With a $30 million overhaul of the historic Wayne Junction SEPTA station already underway, another project will upgrade the 90-year-old substation nearby that powers six regional rail lines and 17.5 million passenger trips into Center City each year.
The work will be funded through a $12.8 million federal Department of Transportation grant, to be formally announced this afternoon by Mayor Michael Nutter and U.S. Transportation Secretary Ray LaHood.
The substation, in continuous use since the 1920s, has seen outages in severe weather and due to downed wires.
In a message on the transit agency’s website, SEPTA General Manager Joseph Casey said the Wayne Junction substation worsened an outage on June 14 that affected evening rush-hour trains, citing “equipment that should be on display in a museum of transit history.”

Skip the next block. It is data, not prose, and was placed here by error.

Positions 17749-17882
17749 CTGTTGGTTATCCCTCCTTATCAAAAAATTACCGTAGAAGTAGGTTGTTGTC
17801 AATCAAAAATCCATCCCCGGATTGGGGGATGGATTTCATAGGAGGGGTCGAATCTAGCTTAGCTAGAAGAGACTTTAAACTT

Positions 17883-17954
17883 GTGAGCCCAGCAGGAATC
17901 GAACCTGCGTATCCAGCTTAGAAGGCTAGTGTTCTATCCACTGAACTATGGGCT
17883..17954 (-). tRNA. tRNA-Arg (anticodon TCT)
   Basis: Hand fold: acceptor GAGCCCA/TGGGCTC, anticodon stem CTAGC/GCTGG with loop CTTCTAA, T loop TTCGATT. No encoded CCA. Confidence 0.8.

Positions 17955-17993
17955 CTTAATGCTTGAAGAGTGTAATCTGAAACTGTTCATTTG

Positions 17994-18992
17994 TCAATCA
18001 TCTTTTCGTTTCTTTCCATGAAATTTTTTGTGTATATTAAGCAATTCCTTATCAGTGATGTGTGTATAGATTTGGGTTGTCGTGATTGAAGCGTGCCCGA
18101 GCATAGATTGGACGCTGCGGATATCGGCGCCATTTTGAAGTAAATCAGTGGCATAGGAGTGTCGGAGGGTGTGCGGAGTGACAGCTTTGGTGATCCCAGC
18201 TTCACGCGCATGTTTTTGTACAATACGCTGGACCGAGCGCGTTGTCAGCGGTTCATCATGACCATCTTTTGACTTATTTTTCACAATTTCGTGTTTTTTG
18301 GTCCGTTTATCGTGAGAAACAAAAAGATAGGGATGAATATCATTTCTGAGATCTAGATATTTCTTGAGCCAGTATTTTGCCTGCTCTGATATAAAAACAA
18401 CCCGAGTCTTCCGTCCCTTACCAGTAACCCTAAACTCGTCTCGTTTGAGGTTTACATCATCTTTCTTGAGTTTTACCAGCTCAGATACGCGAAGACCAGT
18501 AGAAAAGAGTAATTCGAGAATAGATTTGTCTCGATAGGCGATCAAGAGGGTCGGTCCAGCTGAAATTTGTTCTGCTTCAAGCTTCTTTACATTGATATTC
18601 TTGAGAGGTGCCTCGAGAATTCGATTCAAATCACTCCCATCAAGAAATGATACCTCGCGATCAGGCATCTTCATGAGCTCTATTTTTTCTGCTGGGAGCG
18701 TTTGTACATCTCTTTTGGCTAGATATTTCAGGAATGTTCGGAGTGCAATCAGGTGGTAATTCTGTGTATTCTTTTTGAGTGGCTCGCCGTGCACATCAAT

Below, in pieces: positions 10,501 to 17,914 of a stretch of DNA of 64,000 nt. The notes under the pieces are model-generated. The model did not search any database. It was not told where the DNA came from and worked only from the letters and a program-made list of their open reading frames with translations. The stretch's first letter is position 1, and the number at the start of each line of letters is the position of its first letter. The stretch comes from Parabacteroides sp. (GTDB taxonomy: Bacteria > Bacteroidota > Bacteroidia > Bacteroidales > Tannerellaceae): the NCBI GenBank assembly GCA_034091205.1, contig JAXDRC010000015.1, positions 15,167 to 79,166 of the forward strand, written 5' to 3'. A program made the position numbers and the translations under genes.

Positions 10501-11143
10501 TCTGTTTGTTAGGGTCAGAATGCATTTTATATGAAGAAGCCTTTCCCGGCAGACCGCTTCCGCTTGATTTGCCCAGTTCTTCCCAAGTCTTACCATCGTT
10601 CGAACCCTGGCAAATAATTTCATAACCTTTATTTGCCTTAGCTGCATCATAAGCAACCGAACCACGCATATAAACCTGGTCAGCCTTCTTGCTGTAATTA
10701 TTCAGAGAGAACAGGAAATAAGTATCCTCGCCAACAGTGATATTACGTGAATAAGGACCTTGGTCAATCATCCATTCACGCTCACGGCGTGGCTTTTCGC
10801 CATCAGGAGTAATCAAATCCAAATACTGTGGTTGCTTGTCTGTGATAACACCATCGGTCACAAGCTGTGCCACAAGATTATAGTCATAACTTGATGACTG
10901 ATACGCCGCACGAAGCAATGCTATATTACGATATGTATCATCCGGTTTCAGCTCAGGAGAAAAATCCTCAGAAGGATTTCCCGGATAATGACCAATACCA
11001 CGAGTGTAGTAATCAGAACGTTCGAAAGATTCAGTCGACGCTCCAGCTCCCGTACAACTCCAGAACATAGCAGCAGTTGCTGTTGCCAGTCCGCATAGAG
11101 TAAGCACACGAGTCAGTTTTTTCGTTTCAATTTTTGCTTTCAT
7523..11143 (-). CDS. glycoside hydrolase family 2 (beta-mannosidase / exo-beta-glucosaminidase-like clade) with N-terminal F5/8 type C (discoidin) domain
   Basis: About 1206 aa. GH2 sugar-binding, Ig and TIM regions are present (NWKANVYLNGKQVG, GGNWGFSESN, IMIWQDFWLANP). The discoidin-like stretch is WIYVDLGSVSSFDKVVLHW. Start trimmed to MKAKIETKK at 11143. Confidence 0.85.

Aging equipment will be replaced with money from the TIGER fund (PDF), or Transportation Investment Generating Economic Recovery.
The grant application also included money for 11 bridges across Southeastern Pennsylvania, according to U.S. Rep. Chaka Fattah, who said he lobbied LaHood for the money.
According to the Department of Transportation’s website, “the Wayne Junction Power Substation serves a critical role in the Philadelphia region’s commuter network, powering much of Southeastern Pennsylvania Transit Authority’s (SEPTA) transit systems.
“This TIGER grant will allow the City of Philadelphia to rebuild the substation … [and] will also replace 25 indoor and outdoor rail breakers, transformers, cut-out switches, relays, and control equipment.”
NewsWorks will have a full report on the funding after the announcement, scheduled for 1 p.m.